Monday, 10 January 2011

Long Time No See

After many many weeks, I had a day out with Colin. Good job he remembered where I live, though both of us were a bit rusty with our preparations.
Headed off to Norfolk, more specifically Thornham Harbour where the Northern Harrier has been seen on a regular basis. With a heavy frost and lots of black ice we took the roads very gently, and as a result when we got to Thornham just after 9 am we were rather gutted to learn the Harrier had just gone out of view.
Over the course of the next hour or so, we kept scanning over towards Holme Dunes where it was last seen, with the occasional scan over towards Titchwell. This was productive as we saw a normal ring tail Hen Harrier, a large covey of Grey Partridge, many hundreds of Pink Feet and about 20 Barnacle geese among the more usual suspects. A bit of sea watching, despite being a long way off was worthwhile with a couple of fly by Red Necked grebes, some Long Tail Ducks (not having seen any at all last year) and Kittiwakes. Lots of waders and sea suck too.
Around 1030 we were surprised to get a message saying the Harrier had just been seen to our north, presumably by the crowd near the barn a few hundred yards away. On their return we quizzed them and got confirmation, as well as the last position, and soon after some of us located a Harrier near the old blockhouse on Thornham Marsh. It looked promising, but the diagnostic feature (a broken leg) did not show. It landed for a bit allowing everyone to locate the bird and over the course of the next ten minutes it then flew towards us before flying along the shoreline where we got very good views. The very dark brown upper-parts contrasted with the peachy orange largely unstreaked under-parts, and the very dark head was outlined by a pale collar and a dark boa- I could understand  the comparison with Pallid Harrier. Satisfied with the views I ran back to the car to get my camera but by then it had vanished. Colin got a few images with his Pentax K5 and 300mm lens:-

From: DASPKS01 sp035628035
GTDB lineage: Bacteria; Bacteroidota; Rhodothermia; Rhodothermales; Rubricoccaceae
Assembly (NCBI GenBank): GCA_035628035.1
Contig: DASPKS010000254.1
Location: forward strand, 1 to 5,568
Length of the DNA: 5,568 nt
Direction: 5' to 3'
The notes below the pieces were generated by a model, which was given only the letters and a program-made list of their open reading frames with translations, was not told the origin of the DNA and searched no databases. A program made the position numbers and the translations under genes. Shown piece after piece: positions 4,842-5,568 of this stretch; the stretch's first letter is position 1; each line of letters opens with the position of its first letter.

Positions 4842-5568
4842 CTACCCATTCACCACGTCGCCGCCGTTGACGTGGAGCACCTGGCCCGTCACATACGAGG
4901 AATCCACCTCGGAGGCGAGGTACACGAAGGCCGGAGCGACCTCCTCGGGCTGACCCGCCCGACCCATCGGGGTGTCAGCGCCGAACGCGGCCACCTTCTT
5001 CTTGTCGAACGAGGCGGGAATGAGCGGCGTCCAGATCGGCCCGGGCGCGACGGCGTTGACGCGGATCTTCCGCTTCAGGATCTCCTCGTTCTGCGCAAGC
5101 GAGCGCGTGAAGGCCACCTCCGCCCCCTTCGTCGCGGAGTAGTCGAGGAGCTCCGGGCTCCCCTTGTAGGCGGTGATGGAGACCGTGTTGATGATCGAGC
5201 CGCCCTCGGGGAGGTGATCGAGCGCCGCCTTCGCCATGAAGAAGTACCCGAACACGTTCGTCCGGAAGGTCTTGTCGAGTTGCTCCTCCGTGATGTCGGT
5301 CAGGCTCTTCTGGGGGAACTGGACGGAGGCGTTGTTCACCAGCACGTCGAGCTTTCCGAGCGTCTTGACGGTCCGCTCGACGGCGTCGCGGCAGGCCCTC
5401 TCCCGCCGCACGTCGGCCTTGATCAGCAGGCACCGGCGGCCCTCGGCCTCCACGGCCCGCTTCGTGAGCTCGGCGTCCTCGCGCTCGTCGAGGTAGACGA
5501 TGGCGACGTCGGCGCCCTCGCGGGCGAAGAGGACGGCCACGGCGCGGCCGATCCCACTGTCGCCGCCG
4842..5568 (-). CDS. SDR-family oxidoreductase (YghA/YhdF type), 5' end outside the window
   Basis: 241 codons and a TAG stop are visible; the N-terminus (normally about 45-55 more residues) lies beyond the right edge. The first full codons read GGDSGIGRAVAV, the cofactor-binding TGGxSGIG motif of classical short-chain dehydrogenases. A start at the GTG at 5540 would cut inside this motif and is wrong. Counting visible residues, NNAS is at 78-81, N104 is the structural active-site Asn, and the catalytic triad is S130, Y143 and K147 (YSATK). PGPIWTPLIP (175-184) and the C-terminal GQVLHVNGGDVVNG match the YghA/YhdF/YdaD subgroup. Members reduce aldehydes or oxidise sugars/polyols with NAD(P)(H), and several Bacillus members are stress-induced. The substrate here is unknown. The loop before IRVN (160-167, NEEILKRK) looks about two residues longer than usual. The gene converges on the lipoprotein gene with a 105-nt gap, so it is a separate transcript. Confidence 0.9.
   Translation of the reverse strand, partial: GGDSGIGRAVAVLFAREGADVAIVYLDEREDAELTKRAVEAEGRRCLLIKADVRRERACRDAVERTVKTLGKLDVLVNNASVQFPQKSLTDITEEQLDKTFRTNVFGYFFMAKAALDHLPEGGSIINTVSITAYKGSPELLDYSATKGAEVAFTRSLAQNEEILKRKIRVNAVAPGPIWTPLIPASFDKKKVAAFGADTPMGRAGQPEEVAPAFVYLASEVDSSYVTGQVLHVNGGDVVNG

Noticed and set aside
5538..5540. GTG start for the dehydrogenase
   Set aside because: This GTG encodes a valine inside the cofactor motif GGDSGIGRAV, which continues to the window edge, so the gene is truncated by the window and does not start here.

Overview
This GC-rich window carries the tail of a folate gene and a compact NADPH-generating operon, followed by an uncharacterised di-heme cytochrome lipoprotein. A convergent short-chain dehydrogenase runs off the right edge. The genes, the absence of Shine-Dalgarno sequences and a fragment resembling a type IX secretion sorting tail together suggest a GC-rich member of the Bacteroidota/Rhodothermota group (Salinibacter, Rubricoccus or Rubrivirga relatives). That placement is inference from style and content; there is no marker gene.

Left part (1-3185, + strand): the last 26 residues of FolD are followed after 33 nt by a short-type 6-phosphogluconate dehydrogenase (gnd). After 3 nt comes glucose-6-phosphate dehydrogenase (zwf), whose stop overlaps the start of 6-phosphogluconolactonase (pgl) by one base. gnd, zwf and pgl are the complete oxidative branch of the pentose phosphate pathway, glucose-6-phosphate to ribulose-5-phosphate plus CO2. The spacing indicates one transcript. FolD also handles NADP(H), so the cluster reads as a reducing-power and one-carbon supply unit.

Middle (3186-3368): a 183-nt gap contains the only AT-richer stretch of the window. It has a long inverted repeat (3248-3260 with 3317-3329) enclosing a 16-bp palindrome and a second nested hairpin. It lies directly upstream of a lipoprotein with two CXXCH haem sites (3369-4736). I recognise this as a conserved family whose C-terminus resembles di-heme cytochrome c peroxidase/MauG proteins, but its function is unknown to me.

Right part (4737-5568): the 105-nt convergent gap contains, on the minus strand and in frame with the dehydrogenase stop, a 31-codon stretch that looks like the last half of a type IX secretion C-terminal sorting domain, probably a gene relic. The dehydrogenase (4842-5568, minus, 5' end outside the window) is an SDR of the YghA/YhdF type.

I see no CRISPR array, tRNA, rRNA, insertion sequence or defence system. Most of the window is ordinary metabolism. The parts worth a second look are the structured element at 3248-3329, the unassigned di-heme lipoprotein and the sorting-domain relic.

Long considered conspecific with Hen Harrier, some authorities have split Northern Hen Harrier, as it seems to be more closely related to Cinereous Harrier which is logical as it is also an American species. So a tick of sorts on our first day out.
We left soon after and went to Titchwell which turned out to be pretty much full up with only a few spaces left along the approach road. While getting ready and having a coffee we scanned the car park, but were unable to locate any Redpolls-Mealy or Lesser among the tit/Siskin flocks. Had the same problem at the feeders so we decided to wander round the Fen Trail to see if we could find any other birds. Good move as we flushed two Woodcock-another species we failed to see last year.
Heading up to the new Parrinder Hide, we scanned the fresh and salt marsh picking up several Twite and a flyby Water Pipit, before bumping into Bill Last. Had a quick natter as I had not seen him for a bit and investigated the new hide and view points.
Took a few snaps as well.

The sea was productive with more Long Tail Ducks and Red Necked Grebes. Tried to locate one of the Slavonians, but the tide was dropping fast. This also meant the Scoter flock was very distant, and despite a long watch I failed to see any white wings of a Velvet.
The old tern hide has long gone, but it's location was a good vantage point to watch the nine Shorelarks feeding in the dunes. Never managed to get them all in the viewfinder though.

Eventually we left Titchwell having found the female Scaup on the fresh marsh and headed off to Burnham Norton. Found a small crowd watching flights of Pink footed Geese coming in and a quick scan of the beet field produced the adult Ross's Goose among the Pink Feet.     
We finished off just down the road at Burnham Overy and heard we had just missed a Rough Legged Buzzard. I scanned the geese and was rewarded with a single Tundra Bean goose though it soon vanished into a hollow and few others saw it. A couple of Barn Owls were nice to see and after a short wait a very pale Buzzard over the Holkham Pines proved to be one of the Rough Legged. It was on view for some time, where it was joined for a while by a Common Buzzard before hunting over the Burnham Overy dunes-would have been nice to have been there with the camera as it would have been very close. As it was i had to settle for a pretty pathetic distant image.

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